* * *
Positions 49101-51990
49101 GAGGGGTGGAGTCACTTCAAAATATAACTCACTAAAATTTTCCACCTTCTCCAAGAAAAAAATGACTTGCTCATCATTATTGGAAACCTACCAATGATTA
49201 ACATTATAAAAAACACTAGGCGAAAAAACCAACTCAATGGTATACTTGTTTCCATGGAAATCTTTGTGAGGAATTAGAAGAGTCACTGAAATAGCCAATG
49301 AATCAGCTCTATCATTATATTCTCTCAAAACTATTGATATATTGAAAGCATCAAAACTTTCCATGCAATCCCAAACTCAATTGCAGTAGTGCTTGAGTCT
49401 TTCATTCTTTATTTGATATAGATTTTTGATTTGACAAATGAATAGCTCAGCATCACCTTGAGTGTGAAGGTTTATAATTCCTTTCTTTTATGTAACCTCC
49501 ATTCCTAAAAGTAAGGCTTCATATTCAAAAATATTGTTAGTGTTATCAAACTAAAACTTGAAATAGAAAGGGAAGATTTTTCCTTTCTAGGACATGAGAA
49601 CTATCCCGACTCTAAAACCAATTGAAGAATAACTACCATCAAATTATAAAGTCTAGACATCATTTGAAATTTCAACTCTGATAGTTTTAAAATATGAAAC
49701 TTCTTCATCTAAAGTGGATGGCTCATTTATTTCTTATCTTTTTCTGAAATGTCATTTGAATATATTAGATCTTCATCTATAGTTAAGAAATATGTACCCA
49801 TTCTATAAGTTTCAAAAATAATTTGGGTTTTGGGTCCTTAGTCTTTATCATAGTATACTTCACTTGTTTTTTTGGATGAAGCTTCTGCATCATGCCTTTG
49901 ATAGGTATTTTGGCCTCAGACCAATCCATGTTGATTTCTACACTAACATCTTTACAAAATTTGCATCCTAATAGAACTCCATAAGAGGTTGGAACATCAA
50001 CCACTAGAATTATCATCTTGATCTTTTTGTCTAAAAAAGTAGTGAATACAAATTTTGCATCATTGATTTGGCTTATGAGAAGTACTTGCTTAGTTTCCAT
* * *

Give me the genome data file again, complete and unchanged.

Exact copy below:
Positions 49101-51990
49101 GAGGGGTGGAGTCACTTCAAAATATAACTCACTAAAATTTTCCACCTTCTCCAAGAAAAAAATGACTTGCTCATCATTATTGGAAACCTACCAATGATTA
49201 ACATTATAAAAAACACTAGGCGAAAAAACCAACTCAATGGTATACTTGTTTCCATGGAAATCTTTGTGAGGAATTAGAAGAGTCACTGAAATAGCCAATG
49301 AATCAGCTCTATCATTATATTCTCTCAAAACTATTGATATATTGAAAGCATCAAAACTTTCCATGCAATCCCAAACTCAATTGCAGTAGTGCTTGAGTCT
49401 TTCATTCTTTATTTGATATAGATTTTTGATTTGACAAATGAATAGCTCAGCATCACCTTGAGTGTGAAGGTTTATAATTCCTTTCTTTTATGTAACCTCC
49501 ATTCCTAAAAGTAAGGCTTCATATTCAAAAATATTGTTAGTGTTATCAAACTAAAACTTGAAATAGAAAGGGAAGATTTTTCCTTTCTAGGACATGAGAA
49601 CTATCCCGACTCTAAAACCAATTGAAGAATAACTACCATCAAATTATAAAGTCTAGACATCATTTGAAATTTCAACTCTGATAGTTTTAAAATATGAAAC
49701 TTCTTCATCTAAAGTGGATGGCTCATTTATTTCTTATCTTTTTCTGAAATGTCATTTGAATATATTAGATCTTCATCTATAGTTAAGAAATATGTACCCA
49801 TTCTATAAGTTTCAAAAATAATTTGGGTTTTGGGTCCTTAGTCTTTATCATAGTATACTTCACTTGTTTTTTTGGATGAAGCTTCTGCATCATGCCTTTG
49901 ATAGGTATTTTGGCCTCAGACCAATCCATGTTGATTTCTACACTAACATCTTTACAAAATTTGCATCCTAATAGAACTCCATAAGAGGTTGGAACATCAA
50001 CCACTAGAATTATCATCTTGATCTTTTTGTCTAAAAAAGTAGTGAATACAAATTTTGCATCATTGATTTGGCTTATGAGAAGTACTTGCTTAGTTTCCAT